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Southwest Philosophy Review

Volume 36, Issue 1, January 2020

Caroline Paddock
Pages 169-177

Is Art a Virtue?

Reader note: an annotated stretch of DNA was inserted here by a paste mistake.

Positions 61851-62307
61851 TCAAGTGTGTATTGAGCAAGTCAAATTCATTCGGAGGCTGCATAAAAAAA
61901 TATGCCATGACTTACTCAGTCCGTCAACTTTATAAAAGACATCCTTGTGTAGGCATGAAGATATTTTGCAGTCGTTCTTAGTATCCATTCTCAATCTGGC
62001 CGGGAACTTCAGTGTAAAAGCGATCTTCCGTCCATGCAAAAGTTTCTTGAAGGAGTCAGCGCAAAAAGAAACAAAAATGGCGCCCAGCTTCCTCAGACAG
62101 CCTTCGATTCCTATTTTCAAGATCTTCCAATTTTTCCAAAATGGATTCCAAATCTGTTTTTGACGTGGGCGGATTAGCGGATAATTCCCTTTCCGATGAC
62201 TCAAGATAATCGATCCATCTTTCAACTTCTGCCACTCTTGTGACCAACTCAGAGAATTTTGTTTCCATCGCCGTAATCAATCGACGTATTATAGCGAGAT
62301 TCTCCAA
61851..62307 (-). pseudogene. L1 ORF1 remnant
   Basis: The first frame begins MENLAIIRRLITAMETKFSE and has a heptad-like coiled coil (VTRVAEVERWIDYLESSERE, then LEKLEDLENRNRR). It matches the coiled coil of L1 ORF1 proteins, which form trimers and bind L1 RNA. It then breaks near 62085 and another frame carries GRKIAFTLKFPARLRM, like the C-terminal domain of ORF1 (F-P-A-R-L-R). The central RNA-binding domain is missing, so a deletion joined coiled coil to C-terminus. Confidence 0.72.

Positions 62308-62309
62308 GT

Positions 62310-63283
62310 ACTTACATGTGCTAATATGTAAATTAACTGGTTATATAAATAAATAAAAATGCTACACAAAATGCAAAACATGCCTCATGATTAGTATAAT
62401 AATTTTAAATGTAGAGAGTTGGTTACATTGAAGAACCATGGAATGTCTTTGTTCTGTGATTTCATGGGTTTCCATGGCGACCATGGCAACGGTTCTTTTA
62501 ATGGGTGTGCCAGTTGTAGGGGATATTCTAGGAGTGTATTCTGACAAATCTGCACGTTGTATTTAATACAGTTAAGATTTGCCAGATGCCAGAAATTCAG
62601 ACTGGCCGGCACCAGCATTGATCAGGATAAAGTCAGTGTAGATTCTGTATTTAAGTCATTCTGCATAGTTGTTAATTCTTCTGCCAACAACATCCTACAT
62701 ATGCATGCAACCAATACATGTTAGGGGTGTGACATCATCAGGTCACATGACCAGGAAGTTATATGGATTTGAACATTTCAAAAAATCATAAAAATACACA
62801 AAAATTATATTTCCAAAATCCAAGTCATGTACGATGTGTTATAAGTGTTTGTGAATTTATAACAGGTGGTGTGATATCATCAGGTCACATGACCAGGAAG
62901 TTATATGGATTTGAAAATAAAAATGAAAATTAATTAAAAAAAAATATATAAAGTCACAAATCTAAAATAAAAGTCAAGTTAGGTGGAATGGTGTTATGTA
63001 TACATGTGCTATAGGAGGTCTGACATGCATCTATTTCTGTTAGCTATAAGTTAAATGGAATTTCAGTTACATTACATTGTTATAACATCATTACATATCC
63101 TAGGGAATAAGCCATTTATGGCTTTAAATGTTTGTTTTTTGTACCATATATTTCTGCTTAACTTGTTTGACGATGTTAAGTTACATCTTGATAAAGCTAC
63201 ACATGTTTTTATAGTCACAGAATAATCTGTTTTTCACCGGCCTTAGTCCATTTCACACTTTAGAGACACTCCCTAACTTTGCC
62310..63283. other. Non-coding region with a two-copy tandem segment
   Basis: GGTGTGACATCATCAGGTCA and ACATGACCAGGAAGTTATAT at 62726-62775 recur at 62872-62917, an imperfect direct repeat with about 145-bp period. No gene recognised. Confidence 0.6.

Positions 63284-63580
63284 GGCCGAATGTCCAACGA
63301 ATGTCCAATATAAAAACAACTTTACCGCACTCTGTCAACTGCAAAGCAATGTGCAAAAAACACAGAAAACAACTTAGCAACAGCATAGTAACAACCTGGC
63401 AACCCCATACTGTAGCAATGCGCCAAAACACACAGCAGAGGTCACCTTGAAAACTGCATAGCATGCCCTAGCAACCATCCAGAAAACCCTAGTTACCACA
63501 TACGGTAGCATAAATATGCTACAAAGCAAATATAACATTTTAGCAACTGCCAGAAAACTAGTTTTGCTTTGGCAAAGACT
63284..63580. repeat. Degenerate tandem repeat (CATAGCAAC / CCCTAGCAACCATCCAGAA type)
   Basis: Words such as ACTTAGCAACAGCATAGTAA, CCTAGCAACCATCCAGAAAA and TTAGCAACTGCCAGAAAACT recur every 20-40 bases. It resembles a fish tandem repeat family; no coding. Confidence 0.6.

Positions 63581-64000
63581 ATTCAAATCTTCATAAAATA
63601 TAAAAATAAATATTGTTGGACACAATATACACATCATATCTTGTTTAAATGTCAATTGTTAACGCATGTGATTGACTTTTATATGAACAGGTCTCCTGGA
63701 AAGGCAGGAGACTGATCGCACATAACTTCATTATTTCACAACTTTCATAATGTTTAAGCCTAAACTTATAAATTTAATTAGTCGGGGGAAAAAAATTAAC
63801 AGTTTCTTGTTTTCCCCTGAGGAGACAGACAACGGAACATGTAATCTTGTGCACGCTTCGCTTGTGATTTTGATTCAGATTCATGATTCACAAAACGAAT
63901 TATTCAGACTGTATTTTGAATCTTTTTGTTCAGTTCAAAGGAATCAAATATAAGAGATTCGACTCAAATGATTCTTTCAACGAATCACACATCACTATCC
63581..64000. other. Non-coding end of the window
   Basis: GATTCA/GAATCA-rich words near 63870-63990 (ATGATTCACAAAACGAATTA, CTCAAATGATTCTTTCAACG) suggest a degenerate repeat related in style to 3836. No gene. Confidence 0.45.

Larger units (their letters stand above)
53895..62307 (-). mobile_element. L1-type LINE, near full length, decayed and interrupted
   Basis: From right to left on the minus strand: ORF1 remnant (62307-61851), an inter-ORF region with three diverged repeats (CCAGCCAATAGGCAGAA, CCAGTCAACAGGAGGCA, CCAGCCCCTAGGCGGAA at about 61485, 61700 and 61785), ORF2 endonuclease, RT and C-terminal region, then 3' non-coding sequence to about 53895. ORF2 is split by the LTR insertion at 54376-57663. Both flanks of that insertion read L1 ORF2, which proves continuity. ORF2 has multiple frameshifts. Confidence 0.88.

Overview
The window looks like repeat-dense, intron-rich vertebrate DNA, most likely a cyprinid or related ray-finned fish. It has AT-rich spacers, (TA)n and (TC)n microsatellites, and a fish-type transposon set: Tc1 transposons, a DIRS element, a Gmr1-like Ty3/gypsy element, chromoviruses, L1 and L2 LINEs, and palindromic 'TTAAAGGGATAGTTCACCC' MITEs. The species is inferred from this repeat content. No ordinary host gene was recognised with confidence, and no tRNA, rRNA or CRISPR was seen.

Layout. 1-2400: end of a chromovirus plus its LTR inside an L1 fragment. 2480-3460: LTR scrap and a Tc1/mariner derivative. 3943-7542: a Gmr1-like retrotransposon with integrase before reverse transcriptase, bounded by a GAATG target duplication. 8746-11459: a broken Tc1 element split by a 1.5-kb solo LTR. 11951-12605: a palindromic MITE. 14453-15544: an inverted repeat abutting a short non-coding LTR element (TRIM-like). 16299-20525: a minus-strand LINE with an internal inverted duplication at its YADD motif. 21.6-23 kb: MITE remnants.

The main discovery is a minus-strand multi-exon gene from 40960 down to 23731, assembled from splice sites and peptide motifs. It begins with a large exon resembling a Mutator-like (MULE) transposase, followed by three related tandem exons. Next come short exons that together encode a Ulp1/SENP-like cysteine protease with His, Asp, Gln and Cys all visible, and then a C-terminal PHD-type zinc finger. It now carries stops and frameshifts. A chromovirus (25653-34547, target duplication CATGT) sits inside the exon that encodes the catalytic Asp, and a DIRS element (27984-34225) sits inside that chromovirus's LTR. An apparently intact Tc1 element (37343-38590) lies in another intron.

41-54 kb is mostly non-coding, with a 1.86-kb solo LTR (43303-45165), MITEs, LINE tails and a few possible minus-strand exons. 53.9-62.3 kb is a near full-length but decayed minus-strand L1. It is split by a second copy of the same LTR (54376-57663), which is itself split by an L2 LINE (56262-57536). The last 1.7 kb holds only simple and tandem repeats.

In several articles, Peter Goldie argues that artistic production and appreciation should enjoy the status of full-fledged virtues. In this paper, I draw on the Summa Theologiae of Thomas Aquinas to provide a more nuanced account of artistic or aesthetic virtue. First, I raise some objections to Goldie’s account. Next, I show that, unlike Goldie, Aquinas distinguishes between virtue “properly so called” and virtue in a more restricted sense, and he calls art a virtue only in the restricted sense. In other words, art is a true human excellence, but is not (as Goldie claims) intimately connected to human flourishing in the way that the moral virtues are. Next, I show that there is room in Aquinas’s account for Goldie’s claims that art is done not as a means to another end but rather “under the guise of the good.” Finally, I consider some other ways to understand Goldie’s intuition and affirm that there might be an intimate connection between artistic practice and some kinds of moral virtue.

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